Again, I must plead - if not ignorance - then a lack of exposure to, or interest in, the works of Sir Walter Scott. Sigh.... I am currently reading Death of the Liberal Class, by Chris Hedges, after which I have two more books already lined up to read next. But I am curious about The Lady of the Lake, both the history and legends that moved Sir Walter to write the book, and the book itself. Maybe I will read it some day. The most perfect place in the world to read The Lady of the Lake would be here, aboard the Steam Ship Sir Walter Scott sailing the waters of Loch Katrine (full information click):

I surely have blogging friends who are knowledgeable in all things Scotland (one, Freda, lives there!) and all things Sir Walter Scott. Leave extra tidbits of information in comments, please! In the meantime, for those of you who are like me and have some studying to do here are some links to get us going:



Don't Feed The Pixies said...

Rob Roy is, of course, a Scottish hero, but i have to admit ignorance as to exactly why. Probably fought us rotten English, curse us! Wikipedia refers to him as the Scottish Robin Hood, which confirms my theory that 'lifted' is a euphamism for stolen - as in lifting someone's wallet from their pocket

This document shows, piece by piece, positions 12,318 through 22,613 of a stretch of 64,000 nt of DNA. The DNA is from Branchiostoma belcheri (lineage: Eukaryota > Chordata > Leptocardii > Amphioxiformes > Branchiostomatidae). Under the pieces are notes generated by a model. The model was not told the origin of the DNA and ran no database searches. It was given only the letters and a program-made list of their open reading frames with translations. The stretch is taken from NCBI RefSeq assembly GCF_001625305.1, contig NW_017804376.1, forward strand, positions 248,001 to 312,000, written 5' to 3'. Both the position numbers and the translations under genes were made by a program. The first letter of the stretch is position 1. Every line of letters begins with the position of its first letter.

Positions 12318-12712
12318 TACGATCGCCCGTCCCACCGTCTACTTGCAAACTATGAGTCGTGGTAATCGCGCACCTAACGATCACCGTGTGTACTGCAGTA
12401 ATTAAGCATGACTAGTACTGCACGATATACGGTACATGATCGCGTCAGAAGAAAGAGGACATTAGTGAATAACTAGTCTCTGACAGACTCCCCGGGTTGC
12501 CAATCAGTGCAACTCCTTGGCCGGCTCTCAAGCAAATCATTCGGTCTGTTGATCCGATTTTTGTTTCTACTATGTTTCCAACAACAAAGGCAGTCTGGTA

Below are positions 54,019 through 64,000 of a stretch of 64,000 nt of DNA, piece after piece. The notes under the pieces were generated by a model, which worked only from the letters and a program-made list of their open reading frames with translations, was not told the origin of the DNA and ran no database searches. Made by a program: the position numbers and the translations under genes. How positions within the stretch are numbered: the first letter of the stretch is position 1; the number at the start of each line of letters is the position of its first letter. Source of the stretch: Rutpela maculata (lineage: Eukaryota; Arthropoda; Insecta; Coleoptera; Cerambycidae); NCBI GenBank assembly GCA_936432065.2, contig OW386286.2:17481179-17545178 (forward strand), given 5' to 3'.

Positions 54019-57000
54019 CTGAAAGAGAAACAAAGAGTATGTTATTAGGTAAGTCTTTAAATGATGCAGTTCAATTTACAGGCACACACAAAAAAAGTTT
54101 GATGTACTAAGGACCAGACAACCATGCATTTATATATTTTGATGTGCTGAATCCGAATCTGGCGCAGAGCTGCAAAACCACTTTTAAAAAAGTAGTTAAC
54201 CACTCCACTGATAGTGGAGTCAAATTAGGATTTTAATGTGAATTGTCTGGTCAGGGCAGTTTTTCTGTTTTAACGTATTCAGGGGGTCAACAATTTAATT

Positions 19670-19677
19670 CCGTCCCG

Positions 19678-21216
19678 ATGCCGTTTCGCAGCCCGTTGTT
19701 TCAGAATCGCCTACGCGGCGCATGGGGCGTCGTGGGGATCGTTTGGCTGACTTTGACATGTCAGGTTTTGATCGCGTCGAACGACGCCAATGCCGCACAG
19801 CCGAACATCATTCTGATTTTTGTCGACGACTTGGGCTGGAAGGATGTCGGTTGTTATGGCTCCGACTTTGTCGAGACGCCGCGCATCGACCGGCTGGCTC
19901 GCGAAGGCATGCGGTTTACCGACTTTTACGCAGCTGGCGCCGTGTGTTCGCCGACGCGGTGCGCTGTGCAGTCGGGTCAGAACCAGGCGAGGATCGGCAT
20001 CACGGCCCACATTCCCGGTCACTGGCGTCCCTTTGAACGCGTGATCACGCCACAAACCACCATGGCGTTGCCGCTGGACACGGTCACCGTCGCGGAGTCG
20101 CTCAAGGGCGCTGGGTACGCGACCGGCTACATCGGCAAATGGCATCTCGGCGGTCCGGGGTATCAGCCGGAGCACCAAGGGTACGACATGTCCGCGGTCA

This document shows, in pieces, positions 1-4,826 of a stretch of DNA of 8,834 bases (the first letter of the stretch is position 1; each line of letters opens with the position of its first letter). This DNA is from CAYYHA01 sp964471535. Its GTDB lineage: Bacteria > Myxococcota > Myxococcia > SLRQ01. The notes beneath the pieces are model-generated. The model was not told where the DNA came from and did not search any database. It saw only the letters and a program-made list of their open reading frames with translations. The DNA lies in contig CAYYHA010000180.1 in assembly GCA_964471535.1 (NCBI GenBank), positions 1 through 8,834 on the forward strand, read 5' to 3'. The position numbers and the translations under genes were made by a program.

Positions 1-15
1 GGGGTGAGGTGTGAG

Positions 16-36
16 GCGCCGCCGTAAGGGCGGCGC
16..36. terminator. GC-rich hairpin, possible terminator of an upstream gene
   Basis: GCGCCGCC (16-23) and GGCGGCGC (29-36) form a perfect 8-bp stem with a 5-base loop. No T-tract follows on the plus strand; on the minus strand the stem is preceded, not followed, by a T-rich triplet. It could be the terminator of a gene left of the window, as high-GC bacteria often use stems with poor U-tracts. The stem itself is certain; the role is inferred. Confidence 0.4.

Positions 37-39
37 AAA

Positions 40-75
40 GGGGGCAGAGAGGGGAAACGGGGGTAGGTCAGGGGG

There was a film about him starring Liam Neeson - might be worth a look?

Looking to the Stars said...

OMG, Lydia this is the best post ever. I have ALWAYS wanted to go to Scotland. I knew I was in heaven when I saw all the links you had put in. Thank you, I will enjoy each and every one of them :) The very first being, The Lady Of The Lake :)

Thanks again!

Kristen Haskell said...

Very interesting post. I too need to read Lady in the Lake. There so much to learn...

naomi dagen bloom said...

So I clicked on the video and was completely distracted. In truth already distracted by the many nuggets in this post. As a temperate drinker, I was grossed out by the concoction described by the charming bartender.

Have you tried the Italian sodas now offered at Starbucks? Had a Hazelnut one at school yesterday--not bad, at least minus caffeine the other addiction.

Reading Chris Hedges might lead many to stronger drink.

Kim said...

I love this postcard! It has so much emotion packed into a picture--so much feeling. I love it when that happens.

Lydia said...

Pixies~ If the film stars Liam Neeson then it definitely is worth taking a look. I admire his work.
Your explanation of the use of "lifted" sure makes sense to me. :)

Looking to the Stars~ Darn, my Powerball ticket was not a winner on Wednesday. If it had been a big winner I would have sent you two on a trip to Scotland (and might have met you in some town there to eat Scotch eggs and swap travel stories). Nice to dream!

Kristen~ Yes, so much to learn and so much to see and one lifetime is not enough time. :(

naomi~ "Grossed out" describes my reaction to the drink too, in spite of the bartender's obvious love for the mix.
No, I have not tried Starbucks' Italian sodas and thank you for the tip! I should take Chris Hedges' book along with me so the soda might sweeten up the topic a bit...

Kim~ I love that you enjoyed the postcard so much. It really is lovely, almost worthy of framing. :)